But backing off on our law enforcement and criminal prosecution isn’t a solution for what I assume you see as the problem.  And it will cause much more human harm of victims of crime.  We have already seen this from the results of the boneheaded Prop 57 changes.

          Law enforcement and criminal prosecution both provides a disincentive for people to victimized other people, and it gets them off the street when they demonstrate a propensity to victimize other people.  You seem to support an increase of more people being victimized by criminals for the sake of making life easier for the criminals.

          That is not a rational position.

        2. David Greenwald

          You’re making a lot of assumptions based on very little information that I provided.

          The first problem with over-incarcerating is that you end up incarcerating people past the point at which they would commit crimes or be a threat to society.

          As people age, the cost to incarcerate ends up going up higher while their risk to society decreases.  There are always exceptions which is why it’s better to treat on a case by case basis, but in general, there are good reasons not to over incarcerate and they are not emotional issues.

          If interested I can provide you some of the research on this.

        3. Jeff M

          “The first problem with over-incarcerating is that you end up incarcerating people past the point at which they would commit crimes or be a threat to society.”

          First, there is no facts that you can provide that proves that our DA is “over-incarcerating”.  That is a subjective (aka “emotional”) assessment.  When there is more crime and the DA is effective at his job, there will be more cases and more incarceration.  That is good as it keeps the law-abiding public safe from harm.

          Correct me if I am wrong, but a doesn’t a judge decide sentencing?  And isn’t the judge’s decision on sentencing directly tied to criminal law?  How can a DA be held responsible for the judge’s decision based on the current book of law?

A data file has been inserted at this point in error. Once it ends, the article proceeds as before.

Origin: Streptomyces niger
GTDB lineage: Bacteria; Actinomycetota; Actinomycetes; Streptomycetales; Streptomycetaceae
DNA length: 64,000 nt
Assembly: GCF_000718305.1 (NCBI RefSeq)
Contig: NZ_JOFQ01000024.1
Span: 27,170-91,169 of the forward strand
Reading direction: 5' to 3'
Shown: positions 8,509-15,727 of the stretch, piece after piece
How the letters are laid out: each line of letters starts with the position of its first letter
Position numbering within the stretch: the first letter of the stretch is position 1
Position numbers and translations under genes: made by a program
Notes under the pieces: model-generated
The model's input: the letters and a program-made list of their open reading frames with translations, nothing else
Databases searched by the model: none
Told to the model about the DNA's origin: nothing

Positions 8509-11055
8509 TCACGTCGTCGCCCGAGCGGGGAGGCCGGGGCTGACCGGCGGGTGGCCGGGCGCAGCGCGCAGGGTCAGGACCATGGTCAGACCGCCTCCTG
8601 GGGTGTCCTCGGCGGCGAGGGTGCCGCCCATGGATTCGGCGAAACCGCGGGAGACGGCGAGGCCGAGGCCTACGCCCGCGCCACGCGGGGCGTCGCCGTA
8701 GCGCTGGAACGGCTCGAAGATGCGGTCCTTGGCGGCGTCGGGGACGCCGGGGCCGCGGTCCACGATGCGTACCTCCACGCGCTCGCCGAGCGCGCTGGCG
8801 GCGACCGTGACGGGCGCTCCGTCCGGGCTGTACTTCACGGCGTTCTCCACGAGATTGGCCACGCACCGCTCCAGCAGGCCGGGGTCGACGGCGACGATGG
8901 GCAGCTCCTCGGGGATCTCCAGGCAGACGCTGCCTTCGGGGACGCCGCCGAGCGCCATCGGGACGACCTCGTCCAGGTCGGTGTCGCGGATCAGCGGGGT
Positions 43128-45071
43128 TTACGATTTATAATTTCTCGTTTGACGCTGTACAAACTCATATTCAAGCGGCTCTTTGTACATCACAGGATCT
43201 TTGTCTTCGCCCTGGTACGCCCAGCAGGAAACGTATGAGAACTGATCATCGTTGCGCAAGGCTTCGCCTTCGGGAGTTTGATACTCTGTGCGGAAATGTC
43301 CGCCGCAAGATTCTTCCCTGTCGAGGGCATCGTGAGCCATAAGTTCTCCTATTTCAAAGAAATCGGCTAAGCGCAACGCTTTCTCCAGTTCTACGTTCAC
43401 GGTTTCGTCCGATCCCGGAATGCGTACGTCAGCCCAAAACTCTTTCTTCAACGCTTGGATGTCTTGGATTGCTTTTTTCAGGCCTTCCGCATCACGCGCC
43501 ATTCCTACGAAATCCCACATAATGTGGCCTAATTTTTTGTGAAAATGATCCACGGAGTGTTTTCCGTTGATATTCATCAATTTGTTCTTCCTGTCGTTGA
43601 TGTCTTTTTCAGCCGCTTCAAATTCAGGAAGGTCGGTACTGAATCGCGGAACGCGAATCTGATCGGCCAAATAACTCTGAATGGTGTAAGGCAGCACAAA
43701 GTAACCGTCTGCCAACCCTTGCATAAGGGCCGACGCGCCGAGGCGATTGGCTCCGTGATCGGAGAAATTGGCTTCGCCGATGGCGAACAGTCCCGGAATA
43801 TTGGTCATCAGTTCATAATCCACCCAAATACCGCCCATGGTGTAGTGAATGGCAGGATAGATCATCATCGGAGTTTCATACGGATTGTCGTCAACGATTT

Again, I don’t see the logic dots connected.  And when I don’t see the logic dots connected it is a pretty quick indication that we are seeing an emotional opinion.

          1. David Greenwald

            “That is a subjective (aka “emotional”) assessment. ”

            Subjective simply means that there is a judgment call to be made, it doesn’t necessarily mean that it is emotional. In fact, I would argue as I think an did, that you’re reasoning is heavily emotional. If you consider that there are two specific needs for incarceration – one is deterrence and the other is to prevent the criminal from committing crimes. So if you lock a guy beyond the point in time they are likely to commit crimes and you have research that shows that longer sentences do not have greater deterrent effects than shorter ones and the much greater deterrent effect is certainty – then what is the rationale for extending a sentence beyond simply the need to deter and prevent?

            “Correct me if I am wrong, but a doesn’t a judge decide sentencing?”

            A judge is limited to the sentencing guidelines for a specific crime.

        4. Jeff M

          what is the rationale for extending a sentence beyond simply the need to deter and prevent?

          Would you support giving a license back to a doctor that has been decertified over sex crimes committed with patients where the doctor served time for it?